The melt flow index (MFI) is a measure of the mass of polymer that is extruded through a capillary die at a certain temperature and force. The sample can be in the form of virgin resin pellets or ground material from a finished thermoplastic product. A sample is loaded into the preheated barrel of the instrument, together with a piston and weight is placed on the piston to apply force. When the right flow conditions are met a timed specimen is collected. After cooling, the specimen is weighed. The collection and the mass of the specimen are used to calculate the MFI value, which is the amount of sample that flows in ten minutes (g/10min). We offer GMP compliant MFI testing in accordance with ASTM D1238 1 and ISO 1133.205 2 standards.
The MFI test, also known as melt mass-flow rate or MFR, has been used since the early days of polymer science and material characterization. Although the basic parts of the instrument are rudimentary, the method provides data for quick and direct comparison between samples. MFI is listed on specification sheets for many polymer resins that date back to the 1940s and ‘50s. Some processors still value the comparison of MFI data from new lots of resin to the conventional specifications. Our customers often include MFI with USP3 testing for polymers that are intended for use in medical devices and food and pharmaceutical packaging. Polymer producers and manufacturers of polymer products use the results to ensure that a material will perform as intended during processing. The MFI of a polymer compound is particularly valuable information for estimating how the material will behave during extrusion or injection molding.
Relative differences in several material properties can be inferred from MFI data. The melt viscosity at the test temperature is directly related to the MFI as more viscous samples will flow more slowly. MFI data also correlates to the molecular weight of the sample. Polymers with longer chains or greater branching take longer to push through the capillary and therefore flow more slowly. Differences in average molecular weight can be inferred from a single test. Tests at the same temperature with different load weights can provide information on the molecular weight distribution. Finally, MFI can provide a rough estimation of the shear viscosity of the sample through an inversely proportional relationship. The MFI test is significantly quicker, and generally less costly, than the tests that specifically evaluate these properties.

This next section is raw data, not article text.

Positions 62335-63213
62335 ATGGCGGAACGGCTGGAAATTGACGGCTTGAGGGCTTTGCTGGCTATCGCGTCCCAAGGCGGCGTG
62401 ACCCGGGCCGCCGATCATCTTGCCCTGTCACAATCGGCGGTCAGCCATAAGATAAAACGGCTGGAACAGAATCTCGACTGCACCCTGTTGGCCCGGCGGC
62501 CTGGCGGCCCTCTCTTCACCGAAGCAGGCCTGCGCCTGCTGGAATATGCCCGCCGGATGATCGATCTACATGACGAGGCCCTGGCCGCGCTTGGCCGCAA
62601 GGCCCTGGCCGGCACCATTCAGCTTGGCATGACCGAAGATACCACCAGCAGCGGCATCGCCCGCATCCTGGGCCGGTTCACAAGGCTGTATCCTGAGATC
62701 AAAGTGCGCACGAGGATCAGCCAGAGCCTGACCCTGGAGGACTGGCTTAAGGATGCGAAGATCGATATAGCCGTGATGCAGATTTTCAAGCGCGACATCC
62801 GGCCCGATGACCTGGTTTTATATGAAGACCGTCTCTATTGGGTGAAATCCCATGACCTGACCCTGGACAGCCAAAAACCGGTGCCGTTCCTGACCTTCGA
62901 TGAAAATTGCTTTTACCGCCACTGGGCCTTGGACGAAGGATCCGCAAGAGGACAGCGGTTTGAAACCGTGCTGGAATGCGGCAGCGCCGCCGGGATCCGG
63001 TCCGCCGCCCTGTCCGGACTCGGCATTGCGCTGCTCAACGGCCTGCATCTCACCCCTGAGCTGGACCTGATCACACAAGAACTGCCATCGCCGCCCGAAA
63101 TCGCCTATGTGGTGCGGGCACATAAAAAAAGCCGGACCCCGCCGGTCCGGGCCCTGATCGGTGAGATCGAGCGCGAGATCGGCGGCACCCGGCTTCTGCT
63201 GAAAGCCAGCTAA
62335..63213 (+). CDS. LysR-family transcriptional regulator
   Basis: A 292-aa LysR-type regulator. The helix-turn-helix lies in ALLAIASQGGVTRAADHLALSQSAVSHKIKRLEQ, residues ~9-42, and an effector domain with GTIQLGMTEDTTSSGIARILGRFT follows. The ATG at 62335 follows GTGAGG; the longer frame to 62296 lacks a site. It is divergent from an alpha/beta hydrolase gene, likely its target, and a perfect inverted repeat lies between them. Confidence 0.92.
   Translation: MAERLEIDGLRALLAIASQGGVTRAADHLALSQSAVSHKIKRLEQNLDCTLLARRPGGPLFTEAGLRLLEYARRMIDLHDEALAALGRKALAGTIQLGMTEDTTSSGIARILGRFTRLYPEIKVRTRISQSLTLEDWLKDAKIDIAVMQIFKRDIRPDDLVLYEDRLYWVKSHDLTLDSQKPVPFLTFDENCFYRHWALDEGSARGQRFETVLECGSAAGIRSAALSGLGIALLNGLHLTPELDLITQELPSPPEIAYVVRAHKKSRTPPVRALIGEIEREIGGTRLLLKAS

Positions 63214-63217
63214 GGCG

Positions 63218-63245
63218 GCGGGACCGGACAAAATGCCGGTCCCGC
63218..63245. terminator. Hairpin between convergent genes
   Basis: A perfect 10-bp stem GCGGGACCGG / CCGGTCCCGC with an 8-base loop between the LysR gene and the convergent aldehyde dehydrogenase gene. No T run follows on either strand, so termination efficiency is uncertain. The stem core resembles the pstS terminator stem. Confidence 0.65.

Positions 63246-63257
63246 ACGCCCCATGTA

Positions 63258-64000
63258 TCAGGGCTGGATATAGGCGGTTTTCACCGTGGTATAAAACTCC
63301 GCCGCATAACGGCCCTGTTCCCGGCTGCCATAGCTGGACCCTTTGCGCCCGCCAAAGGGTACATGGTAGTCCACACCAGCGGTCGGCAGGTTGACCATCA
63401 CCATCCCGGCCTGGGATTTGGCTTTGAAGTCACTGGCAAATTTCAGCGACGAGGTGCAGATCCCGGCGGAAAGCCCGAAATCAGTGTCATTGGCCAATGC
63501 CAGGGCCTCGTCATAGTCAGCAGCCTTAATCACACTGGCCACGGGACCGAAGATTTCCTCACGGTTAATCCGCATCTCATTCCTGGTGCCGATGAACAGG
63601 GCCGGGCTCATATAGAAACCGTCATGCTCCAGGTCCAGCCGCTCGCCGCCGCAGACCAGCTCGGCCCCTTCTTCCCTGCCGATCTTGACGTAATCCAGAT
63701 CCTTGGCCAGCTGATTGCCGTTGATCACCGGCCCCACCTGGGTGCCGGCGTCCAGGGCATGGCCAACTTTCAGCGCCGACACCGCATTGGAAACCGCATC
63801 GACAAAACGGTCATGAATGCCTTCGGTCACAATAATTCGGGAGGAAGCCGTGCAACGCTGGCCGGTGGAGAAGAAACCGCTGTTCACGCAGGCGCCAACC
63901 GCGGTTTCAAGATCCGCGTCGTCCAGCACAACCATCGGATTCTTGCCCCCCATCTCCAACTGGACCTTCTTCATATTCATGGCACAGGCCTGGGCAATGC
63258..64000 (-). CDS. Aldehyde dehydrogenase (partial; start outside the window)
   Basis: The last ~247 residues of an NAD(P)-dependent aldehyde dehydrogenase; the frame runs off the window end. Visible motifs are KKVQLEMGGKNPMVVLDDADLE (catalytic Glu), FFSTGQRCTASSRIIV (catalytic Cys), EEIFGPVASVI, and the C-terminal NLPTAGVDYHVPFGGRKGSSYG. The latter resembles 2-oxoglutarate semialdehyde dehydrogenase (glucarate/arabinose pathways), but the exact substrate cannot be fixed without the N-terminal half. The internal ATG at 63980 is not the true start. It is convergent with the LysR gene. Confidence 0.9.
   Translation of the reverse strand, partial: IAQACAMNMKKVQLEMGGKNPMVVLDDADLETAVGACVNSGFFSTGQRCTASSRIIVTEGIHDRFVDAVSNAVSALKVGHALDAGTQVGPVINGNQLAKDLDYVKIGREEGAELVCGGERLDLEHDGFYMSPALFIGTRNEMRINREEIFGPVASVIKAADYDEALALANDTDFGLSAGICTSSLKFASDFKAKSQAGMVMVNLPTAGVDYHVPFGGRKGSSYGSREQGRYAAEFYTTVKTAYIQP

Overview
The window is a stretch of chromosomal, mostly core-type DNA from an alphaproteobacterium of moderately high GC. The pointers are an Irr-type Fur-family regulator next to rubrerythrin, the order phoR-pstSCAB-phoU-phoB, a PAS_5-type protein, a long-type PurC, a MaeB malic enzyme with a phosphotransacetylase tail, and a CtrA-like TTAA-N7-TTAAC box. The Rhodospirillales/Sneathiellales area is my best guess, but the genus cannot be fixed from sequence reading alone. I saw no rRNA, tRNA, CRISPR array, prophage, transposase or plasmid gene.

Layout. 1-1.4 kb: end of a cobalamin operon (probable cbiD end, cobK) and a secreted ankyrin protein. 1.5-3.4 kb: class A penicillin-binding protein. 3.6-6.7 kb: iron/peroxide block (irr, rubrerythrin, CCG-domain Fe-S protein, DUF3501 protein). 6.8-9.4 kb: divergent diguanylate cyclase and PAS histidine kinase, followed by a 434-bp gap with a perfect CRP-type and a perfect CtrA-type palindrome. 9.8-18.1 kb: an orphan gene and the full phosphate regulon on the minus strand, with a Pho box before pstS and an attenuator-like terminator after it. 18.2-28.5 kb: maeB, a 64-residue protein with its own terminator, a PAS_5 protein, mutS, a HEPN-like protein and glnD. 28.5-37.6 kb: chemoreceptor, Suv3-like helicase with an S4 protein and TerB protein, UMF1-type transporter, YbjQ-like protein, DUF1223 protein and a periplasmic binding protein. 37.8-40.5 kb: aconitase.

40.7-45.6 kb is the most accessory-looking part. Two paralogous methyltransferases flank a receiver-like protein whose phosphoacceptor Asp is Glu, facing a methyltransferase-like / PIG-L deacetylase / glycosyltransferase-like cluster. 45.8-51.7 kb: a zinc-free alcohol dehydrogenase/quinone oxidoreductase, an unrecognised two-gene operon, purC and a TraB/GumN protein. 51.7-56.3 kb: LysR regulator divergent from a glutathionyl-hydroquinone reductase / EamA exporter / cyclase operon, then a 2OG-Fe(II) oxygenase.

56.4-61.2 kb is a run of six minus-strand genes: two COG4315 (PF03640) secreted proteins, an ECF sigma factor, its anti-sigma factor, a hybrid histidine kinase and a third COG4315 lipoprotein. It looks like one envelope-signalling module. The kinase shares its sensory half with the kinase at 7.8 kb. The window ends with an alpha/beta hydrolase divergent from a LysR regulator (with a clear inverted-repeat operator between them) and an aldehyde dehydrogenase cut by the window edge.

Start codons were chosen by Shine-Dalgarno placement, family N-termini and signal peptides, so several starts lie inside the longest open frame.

Another interesting application for MFI is in support of failure analysis. A sample from a failed product can be tested for comparison to the material specification. The MFI analysis will easily identify if the part has been manufactured with the wrong polymer type. The data will also provide an understanding of the properties that were previously described. Molecular weight is correlated to the mechanical strength of a material. A faster flow than expected can be indicative of abuse during processing. If processing temperatures or pressures are too high, the polymer will be degraded and some of the chains will be sheared. The mechanical properties of the product will be affected and the MFI will increase. Commercial plastic parts typically contain fillers, additives, and colorants along with a polymer blend. Imbalances in the recipe can adversely affect the mechanical properties and melt flow results.
While Melt Flow Index testing may appear to be rudimentary and is often outshined by more complex and modern testing techniques, it can provide tremendous analytical value depending on the testing need. It should not be overlooked as a great first step—or perhaps the only step—of a testing protocol. Furthermore, while this testing technique is inexpensive and relatively basic it should still be done by a reputable testing lap with appropriate qualifications that speak to the use of great science, thereby producing results that can be trusted and used as actionable data.
1ASTM D1238-10 “Standard Test Method for Melt Flow Rates of Thermoplastics by Extrusion Plastometer.” This method is on our scope of LAB accreditation.
2ISO 1133.2005 “Plastics – Determination of the Melt Mass Flow Rate (MFR) and Melt Volume Flow Rate (MVR) of Thermoplastics”
3USP 37 <661> Plastic Containers